After nearly two seasons on the job, Raphael Wicky was fired late Wednesday night as head coach of the Chicago Fire, sources confirmed to Hot Time in Old Town. His firing came shortly after a 2-0 win over New York City FC.
Frank Klopas will take over as interim manager for the remainder of the 2021 season.
Wicky took the fall for a second straight losing season—his Fire were 7-15-6 in 2021, with just one win on the road, on the verge of missing the playoffs yet again. But, Wicky’s failure wasn’t entirely his fault. He was given an incomplete roster to start the 2020 season, most of which was carried over to 2021 in an effort to build “continuity” by sporting director Georg Heitz. In Robert Berić, Gastón Giménez, and Ignacio Aliseda, Wicky was saddled with three of the weakest designated players in Major League Soccer. When it was clear there were roster holes heading into the 2021 season, the team signed more unproven prospects like Chinonso Offor and Jhon Espinoza, and let go of productive veterans like CJ Sapong and Djordje Mihailovic in the process. Wicky publicly said all the right things, but privately there were rumors he was very displeased with what he was handed. How could he not be?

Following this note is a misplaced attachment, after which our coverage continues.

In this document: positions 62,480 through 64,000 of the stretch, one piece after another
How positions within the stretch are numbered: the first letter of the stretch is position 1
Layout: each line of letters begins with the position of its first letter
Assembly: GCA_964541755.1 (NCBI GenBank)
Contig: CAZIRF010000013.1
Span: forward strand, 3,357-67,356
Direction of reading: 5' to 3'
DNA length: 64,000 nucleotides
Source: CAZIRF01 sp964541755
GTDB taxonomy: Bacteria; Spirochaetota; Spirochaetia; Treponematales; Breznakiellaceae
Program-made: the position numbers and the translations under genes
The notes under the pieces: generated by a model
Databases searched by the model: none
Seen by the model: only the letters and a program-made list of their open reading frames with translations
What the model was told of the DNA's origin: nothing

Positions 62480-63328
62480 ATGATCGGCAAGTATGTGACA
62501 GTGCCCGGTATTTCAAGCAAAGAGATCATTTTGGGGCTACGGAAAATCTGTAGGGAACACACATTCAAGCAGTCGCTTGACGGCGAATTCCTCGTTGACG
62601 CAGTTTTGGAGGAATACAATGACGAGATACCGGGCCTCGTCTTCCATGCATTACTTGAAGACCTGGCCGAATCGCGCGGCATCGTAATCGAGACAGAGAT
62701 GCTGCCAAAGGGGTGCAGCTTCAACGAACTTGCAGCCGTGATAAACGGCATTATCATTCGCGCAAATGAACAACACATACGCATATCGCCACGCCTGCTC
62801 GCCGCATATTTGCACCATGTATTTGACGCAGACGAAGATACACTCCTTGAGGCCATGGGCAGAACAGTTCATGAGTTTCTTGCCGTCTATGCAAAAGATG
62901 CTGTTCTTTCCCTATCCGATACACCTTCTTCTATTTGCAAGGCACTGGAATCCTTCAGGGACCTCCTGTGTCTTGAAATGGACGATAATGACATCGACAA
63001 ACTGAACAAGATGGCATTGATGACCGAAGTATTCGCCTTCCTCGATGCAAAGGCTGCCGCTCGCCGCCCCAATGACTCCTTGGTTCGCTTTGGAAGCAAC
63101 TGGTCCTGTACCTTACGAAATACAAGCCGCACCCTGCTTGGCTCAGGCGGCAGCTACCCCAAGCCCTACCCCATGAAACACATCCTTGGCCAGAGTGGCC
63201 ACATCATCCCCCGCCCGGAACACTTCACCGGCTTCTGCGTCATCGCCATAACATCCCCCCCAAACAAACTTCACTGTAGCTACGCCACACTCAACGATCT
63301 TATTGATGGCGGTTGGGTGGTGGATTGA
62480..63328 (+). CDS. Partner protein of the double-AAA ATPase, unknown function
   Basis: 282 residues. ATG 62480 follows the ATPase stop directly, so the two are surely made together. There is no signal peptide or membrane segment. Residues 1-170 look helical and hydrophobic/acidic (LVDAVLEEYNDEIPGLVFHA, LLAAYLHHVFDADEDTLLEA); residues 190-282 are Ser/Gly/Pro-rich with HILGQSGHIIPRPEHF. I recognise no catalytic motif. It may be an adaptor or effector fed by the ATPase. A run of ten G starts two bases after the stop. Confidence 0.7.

Yes, Wicky himself was young, unproven, and made plenty of mistakes. And yes, it seemed, at times, he didn’t have control of his fractured group. But it’s doubtful any head coach could have consistently won with this roster. In many ways, Wicky was set up to fail.
When his Fire teams were clicking, they were capable of playing beautiful, free flowing, attacking football. But those games were far too few during his time as head coach. In pro sports, the coach is always the first one to take the fall. This move had to happen, but the Fire can’t expect the next guy to have better results without a hardcore roster revamp in the off season.
TyrusRose, the Fire insider Twitter account, first dropped the news that Wicky was out on Twitter, before the first ball was even kicked Wednesday night. Tyrus floated the idea of Bob Bradley as the next head coach. Bradley, who is likely leaving LAFC after the season, would be perfect. He knows the game and the league inside and out, and in his first stint in Chicago he guided the Fire to an MLS Cup. But it’s hard to believe he would come back to Chicago for any amount of money without knowing he had control over the roster, especially after what we’ve seen the last two seasons.
As for Wicky, there’s no telling what’s next. Wherever he lands, it should go better than it did here.